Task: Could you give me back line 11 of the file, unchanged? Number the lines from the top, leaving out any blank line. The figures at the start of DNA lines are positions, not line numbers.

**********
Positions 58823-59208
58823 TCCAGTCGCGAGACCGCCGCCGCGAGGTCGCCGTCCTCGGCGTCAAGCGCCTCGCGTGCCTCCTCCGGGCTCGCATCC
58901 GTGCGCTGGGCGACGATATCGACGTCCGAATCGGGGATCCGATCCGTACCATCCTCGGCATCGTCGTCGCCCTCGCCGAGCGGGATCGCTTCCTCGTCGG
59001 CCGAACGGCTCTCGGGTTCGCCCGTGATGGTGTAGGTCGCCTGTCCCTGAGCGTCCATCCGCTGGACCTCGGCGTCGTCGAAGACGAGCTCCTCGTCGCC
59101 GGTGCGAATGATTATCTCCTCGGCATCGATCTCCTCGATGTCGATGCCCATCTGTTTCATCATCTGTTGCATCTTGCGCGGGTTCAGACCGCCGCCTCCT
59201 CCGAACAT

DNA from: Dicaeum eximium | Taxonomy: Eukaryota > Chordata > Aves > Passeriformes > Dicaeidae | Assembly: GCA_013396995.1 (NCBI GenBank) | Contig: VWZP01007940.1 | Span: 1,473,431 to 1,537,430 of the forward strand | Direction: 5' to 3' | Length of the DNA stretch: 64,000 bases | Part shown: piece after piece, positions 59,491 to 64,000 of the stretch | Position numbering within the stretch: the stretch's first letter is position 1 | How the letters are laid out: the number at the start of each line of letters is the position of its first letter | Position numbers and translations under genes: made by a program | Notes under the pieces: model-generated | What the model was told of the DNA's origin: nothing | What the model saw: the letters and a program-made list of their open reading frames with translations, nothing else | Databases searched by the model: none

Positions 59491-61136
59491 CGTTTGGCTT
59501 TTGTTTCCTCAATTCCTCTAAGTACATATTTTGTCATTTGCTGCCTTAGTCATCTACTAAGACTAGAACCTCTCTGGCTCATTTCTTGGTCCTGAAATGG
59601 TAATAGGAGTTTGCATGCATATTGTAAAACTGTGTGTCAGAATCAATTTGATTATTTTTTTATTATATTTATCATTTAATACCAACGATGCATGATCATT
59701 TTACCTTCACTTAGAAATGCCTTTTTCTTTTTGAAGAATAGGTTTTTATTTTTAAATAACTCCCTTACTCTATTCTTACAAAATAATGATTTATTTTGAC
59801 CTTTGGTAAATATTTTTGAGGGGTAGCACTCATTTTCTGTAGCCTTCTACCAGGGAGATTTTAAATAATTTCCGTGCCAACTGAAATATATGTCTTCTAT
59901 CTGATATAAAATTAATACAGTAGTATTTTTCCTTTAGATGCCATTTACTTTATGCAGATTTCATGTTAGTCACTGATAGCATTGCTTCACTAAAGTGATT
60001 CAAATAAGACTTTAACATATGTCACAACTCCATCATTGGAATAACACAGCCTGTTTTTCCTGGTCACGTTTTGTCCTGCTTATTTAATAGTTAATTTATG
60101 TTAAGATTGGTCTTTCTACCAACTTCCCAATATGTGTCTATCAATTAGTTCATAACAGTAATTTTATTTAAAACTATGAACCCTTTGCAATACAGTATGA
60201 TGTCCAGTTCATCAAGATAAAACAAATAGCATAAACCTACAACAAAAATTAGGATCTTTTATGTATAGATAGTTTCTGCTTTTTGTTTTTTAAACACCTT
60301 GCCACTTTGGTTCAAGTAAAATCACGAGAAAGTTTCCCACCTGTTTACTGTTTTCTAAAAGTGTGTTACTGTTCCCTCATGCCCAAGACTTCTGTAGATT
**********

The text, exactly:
59601 TAATAGGAGTTTGCATGCATATTGTAAAACTGTGTGTCAGAATCAATTTGATTATTTTTTTATTATATTTATCATTTAATACCAACGATGCATGATCATT